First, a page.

What is a clinical trial?

Clinical trials are the means by which we study the effects of a potential new medicine in humans.

There are four phases of clinical trials. All potential new medicines must undergo Phase I – III tests before they are submitted to regulatory authorities for an approval to market. After a medicine is launched, we may then run Phase IV trials to get more information on a specific aspect of the product’s performance. After launch we may also test the efficacy and safety of the drug in new patient populations or in treating different diseases. We may also study new dosage strengths or new formulations. Because these studies are outside the already approved use, they are formally managed as Phase II or III studies.
 

The 4 Phases of clinical trials

Phase I trials

A new compound is tested in humans for the first time. These are small-scale trials, typically involving less than 100 people. During this stage we look at what the new drug does to the body (pharmacodynamics) and what the body does to the drug (pharmacokinetics). We also assess a range of doses primarily for safety or side effects, but we also in some instances obtain important efficacy information. Participants are mainly healthy volunteers, who are paid for taking part, but can also be patients with the disease the drug will be used in.

Phase II trials

The new compound moves to larger-scale trials involving patients. During this stage, we get more detailed information on the efficacy and safety of various doses in more people and over longer periods of time. We assess whether the compound is effective at treating the target disease and continue to monitor its safety and potential side effects.

Phase III trials

Testing is extended to a larger group of patients. In these studies we may also compare the effectiveness of the new medicine against currently available treatments in order to understand the potential benefits of the new therapy over older therapies, and we continue to assess safety issues and potential side effects. New medicines often undergo several Phase III trials, in different countries, and this may involve several thousand patients.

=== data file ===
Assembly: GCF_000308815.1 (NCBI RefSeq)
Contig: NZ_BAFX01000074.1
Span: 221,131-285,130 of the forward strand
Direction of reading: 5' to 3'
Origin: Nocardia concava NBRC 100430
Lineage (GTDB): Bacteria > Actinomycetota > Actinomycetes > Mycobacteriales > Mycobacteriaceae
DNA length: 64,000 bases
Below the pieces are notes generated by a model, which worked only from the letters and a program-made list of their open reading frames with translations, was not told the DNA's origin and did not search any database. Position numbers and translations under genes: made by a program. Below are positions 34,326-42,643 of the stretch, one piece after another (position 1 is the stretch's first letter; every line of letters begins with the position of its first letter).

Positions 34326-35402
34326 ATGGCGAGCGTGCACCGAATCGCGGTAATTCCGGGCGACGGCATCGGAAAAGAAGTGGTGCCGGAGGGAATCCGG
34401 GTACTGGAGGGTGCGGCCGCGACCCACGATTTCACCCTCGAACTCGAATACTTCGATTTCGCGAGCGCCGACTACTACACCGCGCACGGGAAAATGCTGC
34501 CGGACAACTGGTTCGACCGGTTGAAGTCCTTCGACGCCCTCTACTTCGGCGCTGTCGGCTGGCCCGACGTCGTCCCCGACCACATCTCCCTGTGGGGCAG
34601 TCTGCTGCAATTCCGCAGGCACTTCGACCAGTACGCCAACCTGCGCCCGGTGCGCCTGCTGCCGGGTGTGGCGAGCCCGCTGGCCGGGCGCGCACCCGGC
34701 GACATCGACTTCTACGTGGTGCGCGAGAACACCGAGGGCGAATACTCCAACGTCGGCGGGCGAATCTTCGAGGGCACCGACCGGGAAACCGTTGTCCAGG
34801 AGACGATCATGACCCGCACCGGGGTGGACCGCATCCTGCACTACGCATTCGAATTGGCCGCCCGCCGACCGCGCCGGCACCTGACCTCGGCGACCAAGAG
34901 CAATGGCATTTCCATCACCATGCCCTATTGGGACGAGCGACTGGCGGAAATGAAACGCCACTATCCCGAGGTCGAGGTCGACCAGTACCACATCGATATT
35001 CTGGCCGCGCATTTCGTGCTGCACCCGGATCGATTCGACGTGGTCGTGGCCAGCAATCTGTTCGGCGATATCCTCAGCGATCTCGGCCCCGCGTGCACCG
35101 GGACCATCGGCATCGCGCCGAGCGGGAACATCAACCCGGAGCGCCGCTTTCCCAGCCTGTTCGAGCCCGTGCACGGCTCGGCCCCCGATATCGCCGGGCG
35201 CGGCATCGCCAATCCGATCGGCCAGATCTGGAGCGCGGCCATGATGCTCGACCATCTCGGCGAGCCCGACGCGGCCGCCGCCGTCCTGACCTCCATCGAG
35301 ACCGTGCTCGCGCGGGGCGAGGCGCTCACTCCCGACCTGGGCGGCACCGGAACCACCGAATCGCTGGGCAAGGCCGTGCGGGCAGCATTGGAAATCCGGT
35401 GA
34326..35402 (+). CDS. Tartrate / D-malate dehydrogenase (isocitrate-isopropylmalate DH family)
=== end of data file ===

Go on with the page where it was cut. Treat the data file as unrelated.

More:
Phase IV trials

Once a medicine has been approved by regulatory authorities and is on the market, we may conduct further trials to get additional information in the approved indication – for example, to enable us to gather longer-term safety information in a real life setting.

How do you ensure consistent standards between different centres/locations?

All trials have a protocol describing the scientific rationale, objectives, methodology and organisation of the trial. The protocol provides a common template for conducting the study and for data collection and analysis – whether the work is being done in-house or by an external organisation on our behalf. The protocol is used to guide all aspects of the trial activity. Prior to starting a study, the protocol is always reviewed by relevant independent ethics committees and, in most countries, by regulatory authorities as part of the trial approval process.

An independent ethics committee (also known as an institutional review board) is a group of individuals who together are responsible for approving and monitoring clinical research involving humans. Their charge is protecting the rights and welfare of research participants from a scientific, ethical, and regulatory perspective.

A regulatory authority is a public authority, typically a government agency that has autonomous oversight over an area of human activity. A medicines regulatory agency typically has responsibility for ensuring that medicines and medical devices work and are acceptably safe. In most countries the regulatory authority reviews clinical trial protocols and must approve the study before the trial can commence. For example, in the US, the Food and Drug Administration (FDA) must approve the trial design.

As a trial sponsor, AstraZeneca is responsible for initiation, management and financing of the trial, including, for example, selection and training of the researchers, providing study drugs and comparators, continuous data collection analysis and reporting, and ensuring compliance with the protocol.

Why do people choose to take part in clinical trials?

Two types of people participate in clinical trials – healthy volunteers and patients. All potential participants are fully informed about all aspects of the trial and their individual consent is gained before they start. All take part on a voluntary basis.

Patients are not paid to participate in clinical trials, although we generally cover certain expenses they incur from participation in the trial. Patients typically participate because they hope to benefit from the new treatment being tested. They may also wish to contribute to advancing scientific and medical knowledge.

Healthy volunteers are paid for their time and may participate for financial reasons. They may also wish to contribute to advancing scientific and medical knowledge. We work to make sure that the level of compensation provided is consistent with the principle of voluntary participation.

What's next in this section

Selecting a trial location

Our global governance process for determining where we place clinical trials ensures a consistent approach worldwide.

Read more

Protecting participants

In addition to compliance with all relevant laws, we have strict internal procedures for managing safety issues.

Read more